Family of Tulane department chair sues New Orleans over drowning death

Alejandro de los Rios Jun. 16, 2010, 10:24am


Family of Tulane department chair sues New Orleans over drowning death

The family of Dr. Krishna Agrawal, the chairman of Tulane University's pharmacology department, is suing the city of New Orleans after Agrawal drowned in a canal he had unwittingly drove into during heavy rain.

New Orleans attorney Soren Gisleson filed the petition for damages on June 14 on behalf of Mani Agrawal, Sunil Agrawal, Lina Agrawal Young and Nira Agrawal.

The suit claims that on Dec. 12, 2009, Dr. Agrawal was driving his car with his wife, Mani Agrawal, as a passenger in their Mercedes-Benz sedan. Dr. Agrawal was driving down a road that he did not know ended in a canal "due to the improper signage, signalization, and lack of a traffic barrier being placed at the end of the roadway" and subsequently drove into the canal.

Dr. Argrawal was able to free himself and his wife from the submerging vehicle, according to the suit, but "Mrs. Agrawal saw her husband disappear under the water line." Dr. Argrawal's body was found more than 12-hours later, face-down in the water of Donner Canal.

The suit alleges that the city of New Orleans is liable for "failing to replace signs which had been removed, lost, vandalized or destroyed" and "failure to use adequate, sufficient, and appropriate traffic barriers at the end of the Marr Avenue roadway," among other charges.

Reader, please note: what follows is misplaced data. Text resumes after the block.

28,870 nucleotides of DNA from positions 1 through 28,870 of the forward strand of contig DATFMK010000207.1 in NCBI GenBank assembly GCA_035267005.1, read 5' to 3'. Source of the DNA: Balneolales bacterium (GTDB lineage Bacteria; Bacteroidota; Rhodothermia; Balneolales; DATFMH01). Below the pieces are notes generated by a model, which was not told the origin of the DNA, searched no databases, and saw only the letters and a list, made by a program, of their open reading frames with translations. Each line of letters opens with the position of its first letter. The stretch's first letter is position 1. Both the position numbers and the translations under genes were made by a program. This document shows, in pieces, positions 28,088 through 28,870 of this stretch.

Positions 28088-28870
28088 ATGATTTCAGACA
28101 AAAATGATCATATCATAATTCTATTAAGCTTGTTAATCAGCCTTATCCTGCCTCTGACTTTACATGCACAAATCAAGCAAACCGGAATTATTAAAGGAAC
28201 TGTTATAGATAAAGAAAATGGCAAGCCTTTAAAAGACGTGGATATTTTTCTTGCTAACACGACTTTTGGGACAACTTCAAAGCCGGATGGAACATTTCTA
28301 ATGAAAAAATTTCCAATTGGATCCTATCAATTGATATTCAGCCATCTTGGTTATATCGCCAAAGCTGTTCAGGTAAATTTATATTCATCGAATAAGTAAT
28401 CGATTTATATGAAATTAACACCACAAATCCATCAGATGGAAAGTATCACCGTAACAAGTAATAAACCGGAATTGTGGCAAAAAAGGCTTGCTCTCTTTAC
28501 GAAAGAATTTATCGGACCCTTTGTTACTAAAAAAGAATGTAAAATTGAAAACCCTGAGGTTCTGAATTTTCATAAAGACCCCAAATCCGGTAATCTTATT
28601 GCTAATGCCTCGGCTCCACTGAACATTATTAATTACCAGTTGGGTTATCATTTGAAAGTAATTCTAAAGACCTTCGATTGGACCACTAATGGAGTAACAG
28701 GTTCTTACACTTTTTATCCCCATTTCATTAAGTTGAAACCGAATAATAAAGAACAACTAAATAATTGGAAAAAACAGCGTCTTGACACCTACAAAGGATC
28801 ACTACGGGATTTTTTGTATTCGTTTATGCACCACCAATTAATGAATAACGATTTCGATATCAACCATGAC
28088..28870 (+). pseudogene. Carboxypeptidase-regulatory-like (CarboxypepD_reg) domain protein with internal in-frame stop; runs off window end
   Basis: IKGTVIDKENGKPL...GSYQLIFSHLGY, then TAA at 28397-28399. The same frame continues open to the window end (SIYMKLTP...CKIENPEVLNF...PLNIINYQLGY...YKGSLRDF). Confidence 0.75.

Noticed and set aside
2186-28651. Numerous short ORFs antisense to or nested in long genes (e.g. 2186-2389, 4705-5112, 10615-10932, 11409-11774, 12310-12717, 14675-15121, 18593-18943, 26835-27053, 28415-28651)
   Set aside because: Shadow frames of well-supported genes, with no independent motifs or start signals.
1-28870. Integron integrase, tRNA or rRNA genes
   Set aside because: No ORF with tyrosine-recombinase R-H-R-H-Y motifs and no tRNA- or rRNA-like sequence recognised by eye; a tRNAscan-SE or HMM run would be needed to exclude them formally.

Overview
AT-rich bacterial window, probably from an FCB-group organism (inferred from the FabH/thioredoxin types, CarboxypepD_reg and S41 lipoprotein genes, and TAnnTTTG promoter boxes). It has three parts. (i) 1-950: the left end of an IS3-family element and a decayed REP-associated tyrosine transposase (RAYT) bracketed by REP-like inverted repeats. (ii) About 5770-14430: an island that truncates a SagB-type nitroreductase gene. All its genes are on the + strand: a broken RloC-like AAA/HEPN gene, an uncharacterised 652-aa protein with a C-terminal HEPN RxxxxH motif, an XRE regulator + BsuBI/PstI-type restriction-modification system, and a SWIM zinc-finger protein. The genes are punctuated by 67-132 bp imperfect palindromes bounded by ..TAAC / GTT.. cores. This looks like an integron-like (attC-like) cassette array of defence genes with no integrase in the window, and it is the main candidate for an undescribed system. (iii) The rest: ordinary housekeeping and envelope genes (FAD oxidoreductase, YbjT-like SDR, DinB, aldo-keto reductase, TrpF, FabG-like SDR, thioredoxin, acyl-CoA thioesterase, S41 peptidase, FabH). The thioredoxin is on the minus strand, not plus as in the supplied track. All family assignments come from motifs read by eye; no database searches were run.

According to a report published Dec. 14, 2009 in the Times-Picayune, Dr. Agrawal, 72, received his Ph.D. in 1965 from the University of Florida in Gainsville in pharmaceutical chemistry and pharmacology. He specialized in anti-HIV drugs and the development of drugs to battle prostate and breast cancers. He became a tenured professor at Tulane in 1981 and named chair of the pharmacology department in 1999.

The Times-Picayune report describes the roadway where Dr. Agrawal drove into the canal as a "paved and unmarked blacktop [that] continues toward the canal, ending just feet short of a 10-foot drop into the water. No barricades, warnings or stop signs are posted, and few street lights are nearby." It goes on to state that neighbors "have complained about the lack of signage or protection for years."

Judge Ethel Julien will be overseeing the case.

Orleans Parish Case 2010-06014

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